Category Archives: holidays

11 Beautiful Italian wines to warm your holidays

IEEM #SimplyItalian Tour
IEEM #SimplyItalian Tour

IEEM is an Italian organization that’s helping to improve knowledge and foster greater enjoyment of Italian wines by countries around the world. Their  Simply Italian Great Wines Tour 2017 once again this year brought to Chicago many special wines chosen from a selection of Italy’s multitudinous wine regions. Trade and media attended guided tastings-cum-educational seminars on such wine regions as Moscato d’Asti, Prosecco, Sicily and more, each of which offered glimpses into a broad array of Italy’s offerings. Below are a few of the many lovely ones the #SimplyItalianTour showcased.

IEEM Nero d'Avola wines
IEEM Nero d’Avola wines

#SicilianWineArt has become huge business since the country established its Sicilia DOC designation. Two grape varieties – Grillo and Nero d’Avola – are grown exclusively in Sicily and are used to make a wide range of respectively white and red wines. Sicily has 100 days of harvesting every year when you count all the areas where grapes are grown. Colomba Bianca, Sicily’s biggest wine cooperative representing five different wineries, brought to Chicago samples of some of its offerings.

  • Grillo Sicilia DOC Lavi 2016. Hand-harvested 100% Grillo grapes are turned via the Charmat method into a light straw yellow bubbly with intense, complex aromas like white flowers and orange blossoms with a citrus note. On the palate, taste nettle and sage, jasmine and melon. Minerally, crisp and fresh. Delicious with first courses of fish or vegetables and with white meats, tabouleh, mozzarella, anchovies and tomatoes.
  • Nero d’Avola Sicilia DOC Vitese 2016. Hand-picked and put into small crates during late August/early September, the skins for this organically made wine are macerated at low temperatures for two days to extract the sweet tannins an delicate color. Intensely ruby red – beautifully purple-red – it offers fragrant fruity aromas of red berries (cherry, blackberry) that are also minerally (graphite) and spicy. The tannins and acidity are perfectly balanced within a wine of great structure, smoothness and intensity. Serve it as an aperitif or with mature cheeses, cold cuts and meats of all types. We love this wine *****5 stars.
  • Nero d’Avola Sicilia DOC Kore 2016. One of Colomba Bianca’s classic red wines, this 100% Nero d’Avola wine is ruby red with purple tinges and unmistakable aromas of prune, cherry and light spice. It’s soft and velvety on the palate with a pleasing structure and a distinct fruitiness that’s also elegant and refined. Serve with typical Sicilian dishes like spaghetti alla norma with eggplant and smoked ricotta. Even more complex and rewarding than the Vitese, these are both excellent choices for your best holiday occasions. *****5 stars.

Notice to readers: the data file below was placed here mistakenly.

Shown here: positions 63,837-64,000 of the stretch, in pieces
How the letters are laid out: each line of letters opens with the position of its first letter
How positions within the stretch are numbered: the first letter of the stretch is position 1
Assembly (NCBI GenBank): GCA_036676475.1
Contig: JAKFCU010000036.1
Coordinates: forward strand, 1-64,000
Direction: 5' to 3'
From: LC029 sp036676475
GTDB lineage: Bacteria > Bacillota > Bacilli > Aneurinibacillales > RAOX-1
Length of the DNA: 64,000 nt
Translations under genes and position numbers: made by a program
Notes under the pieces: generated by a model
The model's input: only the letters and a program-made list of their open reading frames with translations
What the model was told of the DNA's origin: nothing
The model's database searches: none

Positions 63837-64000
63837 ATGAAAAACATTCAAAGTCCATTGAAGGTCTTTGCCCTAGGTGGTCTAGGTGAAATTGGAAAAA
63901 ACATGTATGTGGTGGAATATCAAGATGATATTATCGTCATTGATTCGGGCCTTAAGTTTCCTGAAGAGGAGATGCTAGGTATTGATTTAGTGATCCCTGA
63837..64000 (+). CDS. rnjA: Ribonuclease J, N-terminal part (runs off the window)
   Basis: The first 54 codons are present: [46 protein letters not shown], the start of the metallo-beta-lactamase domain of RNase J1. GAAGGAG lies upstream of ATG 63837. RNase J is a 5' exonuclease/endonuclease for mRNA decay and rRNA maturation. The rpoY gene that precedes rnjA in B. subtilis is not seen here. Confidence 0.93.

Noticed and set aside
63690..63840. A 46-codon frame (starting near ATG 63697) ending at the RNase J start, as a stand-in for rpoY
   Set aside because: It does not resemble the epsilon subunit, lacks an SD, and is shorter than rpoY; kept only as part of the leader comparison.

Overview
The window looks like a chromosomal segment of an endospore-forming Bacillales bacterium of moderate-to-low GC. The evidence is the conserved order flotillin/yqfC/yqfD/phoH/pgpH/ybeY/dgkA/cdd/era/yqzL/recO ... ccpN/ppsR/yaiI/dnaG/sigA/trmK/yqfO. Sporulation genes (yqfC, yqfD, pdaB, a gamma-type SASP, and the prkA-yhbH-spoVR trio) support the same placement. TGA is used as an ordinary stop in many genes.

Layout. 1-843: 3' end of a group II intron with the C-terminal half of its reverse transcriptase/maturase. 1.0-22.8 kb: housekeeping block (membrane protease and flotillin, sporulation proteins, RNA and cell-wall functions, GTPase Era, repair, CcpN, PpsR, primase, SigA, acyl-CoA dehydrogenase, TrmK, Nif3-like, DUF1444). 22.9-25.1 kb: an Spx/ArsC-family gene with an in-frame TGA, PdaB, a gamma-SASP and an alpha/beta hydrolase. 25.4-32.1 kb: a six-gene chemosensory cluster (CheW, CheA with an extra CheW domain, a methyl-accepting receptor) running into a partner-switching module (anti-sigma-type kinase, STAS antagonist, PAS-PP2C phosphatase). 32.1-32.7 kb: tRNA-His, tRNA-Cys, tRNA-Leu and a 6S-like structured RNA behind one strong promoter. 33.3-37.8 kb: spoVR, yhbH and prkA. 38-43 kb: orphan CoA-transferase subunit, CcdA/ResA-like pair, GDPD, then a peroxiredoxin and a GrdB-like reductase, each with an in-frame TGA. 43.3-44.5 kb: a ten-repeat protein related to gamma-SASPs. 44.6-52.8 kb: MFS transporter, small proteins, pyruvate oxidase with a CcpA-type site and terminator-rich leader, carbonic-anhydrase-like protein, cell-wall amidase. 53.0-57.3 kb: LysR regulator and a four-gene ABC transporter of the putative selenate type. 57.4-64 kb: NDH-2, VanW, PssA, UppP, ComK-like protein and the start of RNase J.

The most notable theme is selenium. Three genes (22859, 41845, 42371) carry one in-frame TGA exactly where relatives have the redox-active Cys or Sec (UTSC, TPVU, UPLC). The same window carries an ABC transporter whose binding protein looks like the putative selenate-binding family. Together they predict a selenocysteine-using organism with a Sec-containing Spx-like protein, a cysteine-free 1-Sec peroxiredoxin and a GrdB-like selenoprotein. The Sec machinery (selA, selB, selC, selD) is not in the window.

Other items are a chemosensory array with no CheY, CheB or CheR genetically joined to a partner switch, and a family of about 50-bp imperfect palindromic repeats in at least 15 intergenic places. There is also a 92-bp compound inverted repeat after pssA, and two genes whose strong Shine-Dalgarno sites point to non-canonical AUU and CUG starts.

IEEM Prosecco
IEEM Prosecco

Prosecco DOC wineries included Piera Matellozzo 1899, Masottina, Supmanti Valdo, Barollo, Astoria and more. Here are two standouts from among their samples:

  • Barollo Prosecco Millesimato Extra Dry Treviso DOC 2016. Gorgeous (we gave it 5 stars) wine made from 100% Glera grapes. This small-production (25-30,000 bottles) Prosecco is fragrant with notes of candied citron and acacia flowers, yellow apple, peach and crusty bread.  On the palate it’s dry, soft and fresh with a elegant fruity aftertaste. Perfect as an aperitif or with risottos with vegetables and fish dishes. 11% alc. ~$19. *****5 stars.
  •  La Marca Prosecco Sparkling DOC, imported by Gallo. Made with 100% Glera, this delicately golden straw yellow Prosecco brings fruity notes and a distinctive floral aroma along with a lively and persistent perlage of full-textured bubbles. The palate is fresh and clean with flavors of ripe lemon, green apple and grapefruit with an agreeable minerality. Well balanced with a light, crisp, refreshing finish. Serve chilled with starters and fish dishes. 11% alc. ****4 stars.